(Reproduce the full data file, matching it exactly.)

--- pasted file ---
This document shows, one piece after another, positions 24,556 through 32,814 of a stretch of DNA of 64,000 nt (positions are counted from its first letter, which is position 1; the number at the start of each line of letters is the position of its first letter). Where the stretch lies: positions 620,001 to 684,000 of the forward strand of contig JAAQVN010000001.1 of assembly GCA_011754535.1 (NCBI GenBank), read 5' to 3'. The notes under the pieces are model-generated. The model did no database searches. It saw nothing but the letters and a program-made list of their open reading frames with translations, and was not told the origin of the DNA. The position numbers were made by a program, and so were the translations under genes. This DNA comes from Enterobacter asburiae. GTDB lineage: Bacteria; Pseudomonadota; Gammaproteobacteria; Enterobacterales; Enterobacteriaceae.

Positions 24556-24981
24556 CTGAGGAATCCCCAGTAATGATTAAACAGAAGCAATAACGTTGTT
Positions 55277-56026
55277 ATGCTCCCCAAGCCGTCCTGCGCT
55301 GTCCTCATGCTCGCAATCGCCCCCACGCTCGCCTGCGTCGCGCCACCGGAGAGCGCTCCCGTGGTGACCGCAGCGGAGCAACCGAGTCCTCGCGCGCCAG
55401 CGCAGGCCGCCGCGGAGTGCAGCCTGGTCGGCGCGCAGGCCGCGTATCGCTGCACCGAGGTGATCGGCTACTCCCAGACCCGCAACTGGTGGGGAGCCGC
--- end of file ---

This document shows, one piece after another, positions 24,556 through 32,814 of a stretch of DNA of 64,000 nt (positions are counted from its first letter, which is position 1; the number at the start of each line of letters is the position of its first letter). Where the stretch lies: positions 620,001 to 684,000 of the forward strand of contig JAAQVN010000001.1 of assembly GCA_011754535.1 (NCBI GenBank), read 5' to 3'. The notes under the pieces are model-generated. The model did no database searches. It saw nothing but the letters and a program-made list of their open reading frames with translations, and was not told the origin of the DNA. The position numbers were made by a program, and so were the translations under genes. This DNA comes from Enterobacter asburiae. GTDB lineage: Bacteria; Pseudomonadota; Gammaproteobacteria; Enterobacterales; Enterobacteriaceae.

Positions 24556-24981
24556 CTGAGGAATCCCCAGTAATGATTAAACAGAAGCAATAACGTTGTT
Positions 55277-56026
55277 ATGCTCCCCAAGCCGTCCTGCGCT
55301 GTCCTCATGCTCGCAATCGCCCCCACGCTCGCCTGCGTCGCGCCACCGGAGAGCGCTCCCGTGGTGACCGCAGCGGAGCAACCGAGTCCTCGCGCGCCAG
55401 CGCAGGCCGCCGCGGAGTGCAGCCTGGTCGGCGCGCAGGCCGCGTATCGCTGCACCGAGGTGATCGGCTACTCCCAGACCCGCAACTGGTGGGGAGCCGC